Representation and education – Voting at 16

Young people deserve the right to vote.

Written by Tadhg Williams


Youth representation, these two words are often used and flung around carelessly, with total disregard to what the two words together actually mean. Successive governments have been very enthusiastic about promoting young people as "the future," and images of our Taoiseach high-fiving delegates at Foróige events have been overused by the State who is desperately trying to show the country that they care about our youth.

However, if they really cared so much about the youth, why won't they give us a vote? As a 16 year old, I can see the flaws in youth representation. We have organisations such as the Comhairle na nÓg, the youth councils of each Local Authority, many of whom are ignored by their Local Authority and not appreciated. They are financially neglected by their Local Authorities and are never consulted with regards to issues that affect young people. Comhairle na nÓg is an organisation that was set up by the government in 2002 to promote the interests of young people at local level, and at national level through the Comhairle na nÓg National Executive.

In many cases, it has become a social organisation, that tackles difficulties such as mental and physical health and works on small projects to entertain the youth of their communities. Don't get me wrong, Comhairle na nÓg is a fantastic organisation, I was part of the Waterford City Comhairle for four years, one year of which I was honoured to be chairperson. It has been crucial in tackling social problems across the country and has given many young people an opportunity to be active in their community. It has opened so many doors for so many young people, but I believe that it has become a youth club of sorts. It is no longer the representative body of the youth of Ireland as it does not tackle the important political issues of today's youth and receives little or no help from the government, despite all of Enda’s high-fives!

Surely a vote at 16 for young people across Ireland would improve conditions, not only for the Comhairle, but for everyone in their late teens all across Ireland? This community would finally have proper representation. Young people are concerned about a lot of issues, like the upcoming marriage equality referendum for example. It will be the young adults of Ireland, the new generation of Irish people, who will decide that vote and they need to vote in force. The abortion debate is another example of an issue that is topical with my age group. People I never expected to have any interest in anything to do with politics in my class have expressed their very strong opinions on the matter, why shouldn't they be heard?

However with a young person's right, comes a young person's responsibility. Voting at 16, in my opinion, should be something young people have a right to, but to have that right we need to show huge responsibility. I have argued for a very long time that the CSPE (Civic, Social and Political Education) course at Junior Cert is a farce and should be replaced. This subject intends to put students to the test on their knowledge regarding politics but it is quite frankly a joke. I would like to see a proper political curriculum implemented to replace CSPE, and treated as equal to subjects such as history and geography – and become a compulsory subject at Junior Cert level and optional at Leaving Cert.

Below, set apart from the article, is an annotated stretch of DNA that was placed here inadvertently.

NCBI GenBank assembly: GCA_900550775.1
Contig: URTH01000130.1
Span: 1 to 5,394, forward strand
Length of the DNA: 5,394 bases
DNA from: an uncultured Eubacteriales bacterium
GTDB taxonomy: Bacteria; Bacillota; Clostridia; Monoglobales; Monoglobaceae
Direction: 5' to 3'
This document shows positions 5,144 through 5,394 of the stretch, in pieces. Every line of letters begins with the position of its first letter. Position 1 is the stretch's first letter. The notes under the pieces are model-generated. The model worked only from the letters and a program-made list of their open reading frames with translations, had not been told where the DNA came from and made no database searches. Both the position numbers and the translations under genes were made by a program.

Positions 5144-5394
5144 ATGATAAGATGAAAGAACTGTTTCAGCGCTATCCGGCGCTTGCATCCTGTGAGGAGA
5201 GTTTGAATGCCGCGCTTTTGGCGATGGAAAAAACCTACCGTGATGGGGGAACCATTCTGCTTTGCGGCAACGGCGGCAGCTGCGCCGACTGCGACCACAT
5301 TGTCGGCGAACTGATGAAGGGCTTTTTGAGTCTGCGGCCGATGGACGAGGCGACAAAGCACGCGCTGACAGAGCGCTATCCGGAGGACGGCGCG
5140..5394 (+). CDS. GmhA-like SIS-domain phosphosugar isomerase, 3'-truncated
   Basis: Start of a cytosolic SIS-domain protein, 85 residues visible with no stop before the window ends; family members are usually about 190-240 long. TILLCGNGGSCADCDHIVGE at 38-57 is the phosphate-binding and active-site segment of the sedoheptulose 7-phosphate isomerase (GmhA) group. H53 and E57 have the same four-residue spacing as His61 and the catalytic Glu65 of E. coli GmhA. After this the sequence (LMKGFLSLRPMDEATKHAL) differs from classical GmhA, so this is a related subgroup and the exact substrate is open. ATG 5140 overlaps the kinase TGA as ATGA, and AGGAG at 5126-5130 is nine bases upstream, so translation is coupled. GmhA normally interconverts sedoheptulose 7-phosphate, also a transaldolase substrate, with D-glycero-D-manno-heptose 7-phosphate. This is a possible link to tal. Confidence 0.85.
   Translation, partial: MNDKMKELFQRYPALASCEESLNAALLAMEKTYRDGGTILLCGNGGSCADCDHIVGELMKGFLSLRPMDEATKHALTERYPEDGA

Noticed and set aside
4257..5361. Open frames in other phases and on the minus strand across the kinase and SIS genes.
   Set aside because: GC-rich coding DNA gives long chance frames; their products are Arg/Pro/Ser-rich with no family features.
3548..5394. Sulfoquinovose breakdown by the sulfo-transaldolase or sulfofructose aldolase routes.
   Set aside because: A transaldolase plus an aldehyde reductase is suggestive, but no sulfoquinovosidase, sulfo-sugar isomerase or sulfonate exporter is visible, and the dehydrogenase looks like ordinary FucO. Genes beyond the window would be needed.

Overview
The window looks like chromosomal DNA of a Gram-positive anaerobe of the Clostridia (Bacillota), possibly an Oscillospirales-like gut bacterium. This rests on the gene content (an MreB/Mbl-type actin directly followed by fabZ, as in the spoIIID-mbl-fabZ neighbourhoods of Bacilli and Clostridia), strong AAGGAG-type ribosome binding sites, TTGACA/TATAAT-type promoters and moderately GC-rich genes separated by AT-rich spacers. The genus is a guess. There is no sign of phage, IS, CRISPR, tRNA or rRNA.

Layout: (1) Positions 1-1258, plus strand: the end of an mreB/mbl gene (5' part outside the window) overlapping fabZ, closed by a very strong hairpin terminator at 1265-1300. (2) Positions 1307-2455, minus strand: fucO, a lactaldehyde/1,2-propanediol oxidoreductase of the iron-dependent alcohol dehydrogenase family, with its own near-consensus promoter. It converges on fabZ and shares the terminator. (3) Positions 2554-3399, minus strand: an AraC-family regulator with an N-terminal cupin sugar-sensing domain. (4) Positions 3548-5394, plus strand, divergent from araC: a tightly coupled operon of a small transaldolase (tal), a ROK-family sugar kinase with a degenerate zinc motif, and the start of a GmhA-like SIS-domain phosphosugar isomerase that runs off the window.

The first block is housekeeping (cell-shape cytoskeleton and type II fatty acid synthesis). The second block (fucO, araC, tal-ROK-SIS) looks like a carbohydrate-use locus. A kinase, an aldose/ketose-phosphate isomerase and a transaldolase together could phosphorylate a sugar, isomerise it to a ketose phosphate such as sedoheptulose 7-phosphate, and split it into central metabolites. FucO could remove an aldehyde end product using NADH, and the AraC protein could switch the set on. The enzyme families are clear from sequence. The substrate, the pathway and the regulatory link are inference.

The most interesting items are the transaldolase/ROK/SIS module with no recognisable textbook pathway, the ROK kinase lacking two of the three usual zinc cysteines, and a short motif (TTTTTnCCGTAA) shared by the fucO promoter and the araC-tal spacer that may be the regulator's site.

Surely to be able to vote responsibly you need knowledge on what you're actually voting for! A school subject put in place to teach students about the workings of the State and the political system would educate young people in preparation for voting. The line "young people are disillusioned when it comes to politics" is thrown around far too often. I'll admit, I've said it myself, as a young person. How do we fix that? Education.

Some people may argue that 16 and 17 year olds are not classified as adults and should not have the right to vote. Isn't that exactly the point? We're not adults, we are young people. We too have voices, concerns, difficulties and opinions on issues that we feel we have a right to express. The right to vote for 16 and 17 year olds is much more than marking a piece of paper from one to ten. It gives us power over decisions affecting us and a way to express our own political opinions and feelings in a democratic, equal and fair manner. To the people who say we're not classified as adults so we shouldn't vote, I have a message for you: does the fact that we're not adults stop us from being able to work? To be taxed? To drive? No it doesn't. So why shouldn't we have the opportunity to choose who makes the decisions on laws regarding jobs, taxation and transport?

In Scotland's recent independence referendum, 75% of 16 and 17 year olds voted, a huge turnout which reflected a true and honest representation of the feelings of the youth of Scotland. If young people aren't bothered, they won't vote, it's as simple as. Any young person who votes, votes because they feel their vote can make a difference. There is no community (except the drama community) that is more dramatic than teenagers, who live their lives around school work, social life and puberty. I will admit, I make a bigger deal of things than they need to be, as do the majority of teenagers, therefore you will not meet a more passionate bunch of people. A right to vote at 16 will allow that passion to be displayed at the polling booth and will reflect a true representation of the people of Ireland.

There is nothing wrong with lowering the voting age to 16. If anything, it would allow for an honest representation of the people of Ireland, of all ages.


You can follow Tadhg on Twitter at @Tadhg_Williams

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